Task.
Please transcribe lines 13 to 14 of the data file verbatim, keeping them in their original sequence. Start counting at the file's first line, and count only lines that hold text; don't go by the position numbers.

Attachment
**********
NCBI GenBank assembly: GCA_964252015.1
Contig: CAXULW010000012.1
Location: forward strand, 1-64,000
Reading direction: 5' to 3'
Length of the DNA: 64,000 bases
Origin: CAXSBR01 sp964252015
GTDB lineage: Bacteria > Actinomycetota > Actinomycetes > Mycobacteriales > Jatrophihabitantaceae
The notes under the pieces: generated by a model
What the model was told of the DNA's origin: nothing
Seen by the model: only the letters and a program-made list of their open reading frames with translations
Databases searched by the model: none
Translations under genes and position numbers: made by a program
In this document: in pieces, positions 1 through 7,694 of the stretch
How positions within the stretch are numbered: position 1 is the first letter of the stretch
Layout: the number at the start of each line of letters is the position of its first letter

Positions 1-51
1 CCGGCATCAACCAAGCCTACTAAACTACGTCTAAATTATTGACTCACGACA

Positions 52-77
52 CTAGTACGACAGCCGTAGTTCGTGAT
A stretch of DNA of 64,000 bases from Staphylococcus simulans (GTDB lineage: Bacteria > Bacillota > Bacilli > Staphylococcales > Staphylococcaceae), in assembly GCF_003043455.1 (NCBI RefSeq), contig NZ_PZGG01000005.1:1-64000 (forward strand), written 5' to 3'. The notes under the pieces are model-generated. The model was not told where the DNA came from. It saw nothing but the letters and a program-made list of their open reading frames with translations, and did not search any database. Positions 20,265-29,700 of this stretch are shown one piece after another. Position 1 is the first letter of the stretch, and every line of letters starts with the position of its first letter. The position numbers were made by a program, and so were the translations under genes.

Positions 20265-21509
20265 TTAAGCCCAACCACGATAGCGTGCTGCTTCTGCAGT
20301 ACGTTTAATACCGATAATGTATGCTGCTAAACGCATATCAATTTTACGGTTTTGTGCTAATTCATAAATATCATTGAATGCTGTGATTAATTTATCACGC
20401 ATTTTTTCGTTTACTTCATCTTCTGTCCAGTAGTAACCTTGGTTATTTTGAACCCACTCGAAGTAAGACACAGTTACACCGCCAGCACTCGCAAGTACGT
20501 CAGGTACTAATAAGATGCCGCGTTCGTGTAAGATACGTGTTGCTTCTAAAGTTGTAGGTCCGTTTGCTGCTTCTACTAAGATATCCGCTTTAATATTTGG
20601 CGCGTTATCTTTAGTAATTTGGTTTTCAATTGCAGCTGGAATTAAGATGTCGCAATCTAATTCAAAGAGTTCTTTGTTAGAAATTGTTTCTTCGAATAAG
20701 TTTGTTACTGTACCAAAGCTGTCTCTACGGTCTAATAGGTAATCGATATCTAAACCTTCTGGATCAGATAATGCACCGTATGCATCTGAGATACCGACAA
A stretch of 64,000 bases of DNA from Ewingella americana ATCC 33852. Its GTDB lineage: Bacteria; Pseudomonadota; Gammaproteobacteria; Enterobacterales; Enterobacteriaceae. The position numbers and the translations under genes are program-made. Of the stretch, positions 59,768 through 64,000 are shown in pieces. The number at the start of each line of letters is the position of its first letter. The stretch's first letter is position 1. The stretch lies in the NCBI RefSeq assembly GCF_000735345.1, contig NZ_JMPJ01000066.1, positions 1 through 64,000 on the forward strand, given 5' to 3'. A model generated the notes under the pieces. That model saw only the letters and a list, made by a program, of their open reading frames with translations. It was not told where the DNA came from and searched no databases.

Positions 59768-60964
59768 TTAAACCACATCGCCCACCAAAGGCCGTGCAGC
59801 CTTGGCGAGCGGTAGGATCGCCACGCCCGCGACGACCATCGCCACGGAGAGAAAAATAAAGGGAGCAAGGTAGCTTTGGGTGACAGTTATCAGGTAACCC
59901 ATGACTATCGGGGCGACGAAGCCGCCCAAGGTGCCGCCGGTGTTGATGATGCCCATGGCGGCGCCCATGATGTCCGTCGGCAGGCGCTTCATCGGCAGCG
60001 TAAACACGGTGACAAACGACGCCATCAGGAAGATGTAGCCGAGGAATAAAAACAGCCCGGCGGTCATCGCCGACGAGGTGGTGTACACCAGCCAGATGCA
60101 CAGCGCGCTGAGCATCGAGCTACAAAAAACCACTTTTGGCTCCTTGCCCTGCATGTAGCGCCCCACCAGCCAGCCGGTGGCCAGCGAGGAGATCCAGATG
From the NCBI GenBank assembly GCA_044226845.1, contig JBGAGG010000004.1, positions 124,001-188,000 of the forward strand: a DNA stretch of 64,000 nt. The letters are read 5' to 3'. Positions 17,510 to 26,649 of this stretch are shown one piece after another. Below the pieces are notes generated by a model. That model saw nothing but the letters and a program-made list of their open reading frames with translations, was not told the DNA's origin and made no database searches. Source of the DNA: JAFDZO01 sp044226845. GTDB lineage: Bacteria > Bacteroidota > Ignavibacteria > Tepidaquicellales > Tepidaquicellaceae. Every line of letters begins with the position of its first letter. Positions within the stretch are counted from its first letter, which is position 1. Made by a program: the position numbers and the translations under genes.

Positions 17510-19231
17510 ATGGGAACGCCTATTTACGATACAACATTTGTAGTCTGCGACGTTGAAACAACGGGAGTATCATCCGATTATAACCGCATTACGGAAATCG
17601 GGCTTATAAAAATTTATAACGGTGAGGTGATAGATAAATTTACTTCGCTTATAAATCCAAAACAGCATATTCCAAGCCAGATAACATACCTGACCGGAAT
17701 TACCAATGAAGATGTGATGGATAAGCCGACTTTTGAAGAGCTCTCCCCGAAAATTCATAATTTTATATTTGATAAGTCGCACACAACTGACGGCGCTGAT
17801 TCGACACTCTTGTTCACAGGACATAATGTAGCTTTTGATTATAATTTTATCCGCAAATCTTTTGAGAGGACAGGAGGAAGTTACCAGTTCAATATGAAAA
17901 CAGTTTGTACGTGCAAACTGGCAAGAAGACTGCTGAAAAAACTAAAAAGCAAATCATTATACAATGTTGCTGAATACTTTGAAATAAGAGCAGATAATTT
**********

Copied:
In this document: in pieces, positions 1 through 7,694 of the stretch
How positions within the stretch are numbered: position 1 is the first letter of the stretch